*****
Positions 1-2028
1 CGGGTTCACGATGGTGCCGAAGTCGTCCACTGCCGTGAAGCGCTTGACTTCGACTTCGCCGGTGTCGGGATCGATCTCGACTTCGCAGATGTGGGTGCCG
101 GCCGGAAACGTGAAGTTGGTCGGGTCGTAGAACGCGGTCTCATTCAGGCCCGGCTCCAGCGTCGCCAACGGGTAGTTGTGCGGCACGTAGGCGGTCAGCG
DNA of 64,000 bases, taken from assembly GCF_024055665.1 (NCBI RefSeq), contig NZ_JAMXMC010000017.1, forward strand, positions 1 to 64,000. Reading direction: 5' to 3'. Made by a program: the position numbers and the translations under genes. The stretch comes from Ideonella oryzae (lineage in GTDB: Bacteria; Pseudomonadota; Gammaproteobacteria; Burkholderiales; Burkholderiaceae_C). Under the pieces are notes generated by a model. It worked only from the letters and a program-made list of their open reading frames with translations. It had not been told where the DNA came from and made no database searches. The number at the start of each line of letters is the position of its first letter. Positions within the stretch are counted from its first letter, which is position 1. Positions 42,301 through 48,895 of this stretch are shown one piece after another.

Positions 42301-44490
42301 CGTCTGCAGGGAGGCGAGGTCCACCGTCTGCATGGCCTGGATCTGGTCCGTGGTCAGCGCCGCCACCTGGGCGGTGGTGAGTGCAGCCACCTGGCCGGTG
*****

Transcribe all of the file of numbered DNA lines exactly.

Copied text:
Positions 1-2028
1 CGGGTTCACGATGGTGCCGAAGTCGTCCACTGCCGTGAAGCGCTTGACTTCGACTTCGCCGGTGTCGGGATCGATCTCGACTTCGCAGATGTGGGTGCCG
101 GCCGGAAACGTGAAGTTGGTCGGGTCGTAGAACGCGGTCTCATTCAGGCCCGGCTCCAGCGTCGCCAACGGGTAGTTGTGCGGCACGTAGGCGGTCAGCG
DNA of 64,000 bases, taken from assembly GCF_024055665.1 (NCBI RefSeq), contig NZ_JAMXMC010000017.1, forward strand, positions 1 to 64,000. Reading direction: 5' to 3'. Made by a program: the position numbers and the translations under genes. The stretch comes from Ideonella oryzae (lineage in GTDB: Bacteria; Pseudomonadota; Gammaproteobacteria; Burkholderiales; Burkholderiaceae_C). Under the pieces are notes generated by a model. It worked only from the letters and a program-made list of their open reading frames with translations. It had not been told where the DNA came from and made no database searches. The number at the start of each line of letters is the position of its first letter. Positions within the stretch are counted from its first letter, which is position 1. Positions 42,301 through 48,895 of this stretch are shown one piece after another.

Positions 42301-44490
42301 CGTCTGCAGGGAGGCGAGGTCCACCGTCTGCATGGCCTGGATCTGGTCCGTGGTCAGCGCCGCCACCTGGGCGGTGGTGAGTGCAGCCACCTGGCCGGTG